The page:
It was a stinging rain and it came in waves - at times just cold and unpleasant and at still other times oppressive. Water pooled in the corners of .97 mile crit course, a narrow loop in the heart of Fitchburg, Massachusetts overlooking the Nashua River. While few riders celebrate rain as ideal but in late June, the cold unrelenting feel felt jarring and the race unfolded like a boxing match, beginning with attacks and ending just prior to the finish with an actual fist fight. Tensions run high in the face of discomfort. Across the finish line, the faces were familiar, save the winner. At twenty years old, Kai Wiggins hadn’t won a professional race but given his low key nature, few people might have been better equipped to navigate the ugliness of the day. Riding for the longtime New England-based CCB program, he kicked past more experience riders and raised his hands.
photo: Gerard Powers
A season later still rising the ranks and having been offered a contract for a more established professional team, Kai stopped racing. His entire career lasted four years. “A lot of stuff happened. Some of it was pretty dreadful, stressful, deflating, but the rest of it was a damn good time. I’ll have to write it all down someday, I’d rather not forget it.” There’s a singularity that’s required to be a pro cyclist. Despite the countless imitators, the costumes and the droves chasing after pro-ness, actually being a professional athlete is singular. There’s strength in that: to find out exactly what one is capable of, to reach to the depths, or the end is something that can serve to build balance over time, but its also fraught. Away from race course barriers and podium ceremonies, a cyclist is most often found prone in a hotel room.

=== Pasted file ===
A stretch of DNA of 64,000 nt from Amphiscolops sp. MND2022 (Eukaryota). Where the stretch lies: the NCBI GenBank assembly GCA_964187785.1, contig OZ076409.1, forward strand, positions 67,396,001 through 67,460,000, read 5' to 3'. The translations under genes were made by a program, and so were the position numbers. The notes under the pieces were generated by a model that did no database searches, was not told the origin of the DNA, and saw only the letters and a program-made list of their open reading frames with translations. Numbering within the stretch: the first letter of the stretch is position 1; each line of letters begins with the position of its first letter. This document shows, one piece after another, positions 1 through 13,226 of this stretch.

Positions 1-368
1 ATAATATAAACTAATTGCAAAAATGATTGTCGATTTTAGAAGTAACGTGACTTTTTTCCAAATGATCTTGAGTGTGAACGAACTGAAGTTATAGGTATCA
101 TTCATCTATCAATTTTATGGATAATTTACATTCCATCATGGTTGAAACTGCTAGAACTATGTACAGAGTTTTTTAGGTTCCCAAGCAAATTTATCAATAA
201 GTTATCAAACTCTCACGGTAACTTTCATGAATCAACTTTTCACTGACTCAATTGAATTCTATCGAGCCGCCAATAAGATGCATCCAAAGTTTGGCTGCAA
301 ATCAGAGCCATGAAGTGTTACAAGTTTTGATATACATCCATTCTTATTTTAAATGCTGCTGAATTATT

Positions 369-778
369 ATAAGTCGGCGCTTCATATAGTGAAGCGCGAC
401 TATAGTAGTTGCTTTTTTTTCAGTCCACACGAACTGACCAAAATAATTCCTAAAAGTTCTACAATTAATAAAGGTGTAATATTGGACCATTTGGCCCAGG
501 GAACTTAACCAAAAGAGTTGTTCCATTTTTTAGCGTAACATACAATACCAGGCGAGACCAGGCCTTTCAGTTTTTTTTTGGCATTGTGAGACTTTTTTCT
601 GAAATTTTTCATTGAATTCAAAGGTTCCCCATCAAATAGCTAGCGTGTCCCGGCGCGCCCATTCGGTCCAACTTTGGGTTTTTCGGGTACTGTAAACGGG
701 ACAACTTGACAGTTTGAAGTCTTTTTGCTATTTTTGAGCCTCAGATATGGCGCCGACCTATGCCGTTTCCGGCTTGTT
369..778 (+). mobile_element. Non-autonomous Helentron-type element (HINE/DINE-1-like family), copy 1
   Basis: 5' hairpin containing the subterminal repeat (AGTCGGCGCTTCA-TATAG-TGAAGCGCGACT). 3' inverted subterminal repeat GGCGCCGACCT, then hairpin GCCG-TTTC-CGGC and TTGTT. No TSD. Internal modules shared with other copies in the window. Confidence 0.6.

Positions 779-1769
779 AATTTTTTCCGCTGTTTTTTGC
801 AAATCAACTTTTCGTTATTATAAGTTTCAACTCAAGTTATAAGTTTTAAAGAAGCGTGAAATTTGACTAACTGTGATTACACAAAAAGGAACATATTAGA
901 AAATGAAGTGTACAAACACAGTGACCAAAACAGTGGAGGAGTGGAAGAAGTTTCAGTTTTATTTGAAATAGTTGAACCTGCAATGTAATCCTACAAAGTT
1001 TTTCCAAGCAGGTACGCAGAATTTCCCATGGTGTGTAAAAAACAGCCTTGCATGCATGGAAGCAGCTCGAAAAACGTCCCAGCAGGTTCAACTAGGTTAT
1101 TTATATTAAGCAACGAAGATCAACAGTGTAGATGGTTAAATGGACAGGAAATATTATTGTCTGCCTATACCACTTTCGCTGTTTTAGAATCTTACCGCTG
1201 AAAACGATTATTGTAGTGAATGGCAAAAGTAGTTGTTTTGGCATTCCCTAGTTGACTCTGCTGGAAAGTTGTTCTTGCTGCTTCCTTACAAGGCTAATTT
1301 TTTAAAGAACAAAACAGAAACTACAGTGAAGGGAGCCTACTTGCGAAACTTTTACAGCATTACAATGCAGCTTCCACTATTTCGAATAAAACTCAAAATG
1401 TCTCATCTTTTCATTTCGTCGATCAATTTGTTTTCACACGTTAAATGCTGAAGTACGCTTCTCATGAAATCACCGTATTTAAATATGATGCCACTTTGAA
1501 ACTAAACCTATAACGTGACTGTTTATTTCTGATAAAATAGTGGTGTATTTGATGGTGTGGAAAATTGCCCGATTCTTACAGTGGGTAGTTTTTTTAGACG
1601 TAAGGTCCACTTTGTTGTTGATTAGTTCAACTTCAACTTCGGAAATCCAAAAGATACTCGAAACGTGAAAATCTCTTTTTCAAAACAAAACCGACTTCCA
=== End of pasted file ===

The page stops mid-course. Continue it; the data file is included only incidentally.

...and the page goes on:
“I love riding my bike, and I love racing, too,” Kai explained. “Shades of ambivalence have always been in the sport for me. It came down to a consideration of intent, of living with deep attention to what I am doing, how I am doing it, and why. The pursuit of fitness, of results...it’s really gratifying. It felt good to be fast, to know I was fast, and that others knew it too. Furthermore, and as I said above, I had fallen in love with the lifestyle, of traveling, living on the road with my team—all that good, super-saturated, sometimes fraught, most-often entertaining kinda stuff. But it always felt like something was missing. So I decided to go look for it.” If you’ve ridden with Kai, then you’ve noticed that his style on the bike is similar to his views. He has a deliberate cadence, a touch slower than typical riders his speed and age but there’s similarly little ambivalence in how Kai turns the pedals. Were you to reduce his pedaling style to a single word, it would be certain. He left racing, but held onto cycling.
“I am living in Washington, DC now. You would be surprised by how extensive the cycling community is down here, and there’s good riding to boot! I do at least two group rides a week with 40 people or more. It’s pretty rad, and made all the better by the sorts of multifaceted, engaged, all-around enthusiastic cyclists this city attracts. I still ride every day—as much as I can, really. I’m content with how I’m doing things.”